Path to PEM encoded client certificate cert file. This option must be used when services are configured to require client certificates on SSL-secured connections. This cert file must be added to the deploy ramdisk and path to it specified for IPA via this option at ramdisk build time. This option has an effect only when the keyfile option is also set.
Path to PEM encoded client certificate key file. This option must be used when services are configured to require client certificates on SSL-secured connections. This key file must be added to the deploy ramdisk and path to it specified for IPA via this option at ramdisk build time. This option has an effect only when the certfile option is also set.

Currently a single set of cafile/certfile/keyfile options is used for all HTTP requests to the other services.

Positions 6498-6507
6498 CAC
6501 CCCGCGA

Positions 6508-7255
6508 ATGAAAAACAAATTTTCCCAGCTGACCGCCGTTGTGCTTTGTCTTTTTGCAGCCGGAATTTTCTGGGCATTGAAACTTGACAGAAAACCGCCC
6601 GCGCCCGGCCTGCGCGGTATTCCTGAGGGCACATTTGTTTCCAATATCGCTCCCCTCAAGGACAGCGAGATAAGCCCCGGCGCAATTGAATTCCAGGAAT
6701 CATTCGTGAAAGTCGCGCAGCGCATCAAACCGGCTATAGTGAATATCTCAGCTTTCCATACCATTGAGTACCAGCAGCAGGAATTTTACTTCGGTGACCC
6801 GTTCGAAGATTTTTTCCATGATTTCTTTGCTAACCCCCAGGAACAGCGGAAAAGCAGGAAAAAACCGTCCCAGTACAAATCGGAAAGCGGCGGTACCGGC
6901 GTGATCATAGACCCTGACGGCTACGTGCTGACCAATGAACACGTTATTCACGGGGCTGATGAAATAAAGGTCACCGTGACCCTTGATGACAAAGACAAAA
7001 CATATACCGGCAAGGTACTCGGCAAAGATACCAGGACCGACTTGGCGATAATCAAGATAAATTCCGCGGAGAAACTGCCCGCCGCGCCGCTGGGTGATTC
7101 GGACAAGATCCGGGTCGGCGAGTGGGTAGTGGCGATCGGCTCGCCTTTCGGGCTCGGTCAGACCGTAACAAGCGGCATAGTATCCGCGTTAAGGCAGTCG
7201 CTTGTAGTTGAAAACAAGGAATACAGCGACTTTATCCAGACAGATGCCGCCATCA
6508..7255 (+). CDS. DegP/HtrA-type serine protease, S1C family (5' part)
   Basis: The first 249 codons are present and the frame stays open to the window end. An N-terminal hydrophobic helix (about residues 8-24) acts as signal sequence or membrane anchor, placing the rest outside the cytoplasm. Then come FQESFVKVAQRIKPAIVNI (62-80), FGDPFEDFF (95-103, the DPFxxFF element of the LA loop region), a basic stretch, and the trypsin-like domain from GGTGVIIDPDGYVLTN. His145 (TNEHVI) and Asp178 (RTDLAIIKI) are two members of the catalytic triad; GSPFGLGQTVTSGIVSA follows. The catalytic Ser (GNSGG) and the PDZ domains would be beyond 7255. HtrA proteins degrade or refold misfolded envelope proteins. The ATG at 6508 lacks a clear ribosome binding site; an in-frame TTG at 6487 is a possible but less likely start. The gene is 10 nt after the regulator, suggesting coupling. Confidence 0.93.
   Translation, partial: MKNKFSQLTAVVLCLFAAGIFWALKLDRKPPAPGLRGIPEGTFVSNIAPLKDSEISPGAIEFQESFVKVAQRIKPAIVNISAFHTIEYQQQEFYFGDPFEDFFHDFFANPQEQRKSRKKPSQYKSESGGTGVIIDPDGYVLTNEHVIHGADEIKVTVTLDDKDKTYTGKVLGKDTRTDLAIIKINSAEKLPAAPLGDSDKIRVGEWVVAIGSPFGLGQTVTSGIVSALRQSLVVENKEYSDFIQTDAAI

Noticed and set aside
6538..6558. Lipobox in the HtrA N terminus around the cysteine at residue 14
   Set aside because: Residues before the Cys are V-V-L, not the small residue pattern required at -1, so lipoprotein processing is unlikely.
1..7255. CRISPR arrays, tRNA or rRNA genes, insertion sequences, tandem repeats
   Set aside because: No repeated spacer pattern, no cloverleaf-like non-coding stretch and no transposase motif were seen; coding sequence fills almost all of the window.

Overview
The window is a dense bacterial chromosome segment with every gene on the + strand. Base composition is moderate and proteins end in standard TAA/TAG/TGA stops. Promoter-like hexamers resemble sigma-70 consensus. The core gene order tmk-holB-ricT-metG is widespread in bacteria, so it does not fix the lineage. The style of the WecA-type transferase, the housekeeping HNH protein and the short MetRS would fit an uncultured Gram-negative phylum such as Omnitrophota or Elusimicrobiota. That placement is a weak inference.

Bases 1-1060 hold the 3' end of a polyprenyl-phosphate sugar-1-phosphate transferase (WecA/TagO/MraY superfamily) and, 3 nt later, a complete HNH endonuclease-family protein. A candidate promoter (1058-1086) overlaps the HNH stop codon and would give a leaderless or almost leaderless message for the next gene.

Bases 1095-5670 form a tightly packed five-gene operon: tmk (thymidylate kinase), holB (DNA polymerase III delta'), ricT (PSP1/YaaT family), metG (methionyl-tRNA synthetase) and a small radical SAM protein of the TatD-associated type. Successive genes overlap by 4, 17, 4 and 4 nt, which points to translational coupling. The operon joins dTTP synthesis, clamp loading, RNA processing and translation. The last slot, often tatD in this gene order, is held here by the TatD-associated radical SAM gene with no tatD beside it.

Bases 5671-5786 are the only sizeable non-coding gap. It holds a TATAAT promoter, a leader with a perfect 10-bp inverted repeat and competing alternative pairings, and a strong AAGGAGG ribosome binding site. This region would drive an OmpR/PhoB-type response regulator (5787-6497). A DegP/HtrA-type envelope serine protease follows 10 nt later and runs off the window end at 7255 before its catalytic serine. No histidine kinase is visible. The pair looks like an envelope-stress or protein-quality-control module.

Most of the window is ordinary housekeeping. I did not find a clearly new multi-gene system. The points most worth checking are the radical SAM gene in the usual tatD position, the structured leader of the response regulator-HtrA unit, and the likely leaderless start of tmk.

Securing IPA’s HTTP server itself with SSL is not yet supported in default ramdisk builds.

Hardware Managers

What is a HardwareManager?

Hardware managers are how IPA supports multiple different hardware platforms in the same agent. Any action performed on hardware can be overridden by deploying your own hardware manager.

Why build a custom HardwareManager?

Custom hardware managers allow you to include hardware-specific tools, files and cleaning steps in the Ironic Python Agent. For example, you could include a BIOS flashing utility and BIOS file in a custom ramdisk. Your custom hardware manager could expose a cleaning step that calls the flashing utility and flashes the packaged BIOS version (or even download it from a tested web server).

How can I build a custom HardwareManager?

Operators wishing to build their own hardware managers should reference the documentation available at Hardware Managers.

Indices and tables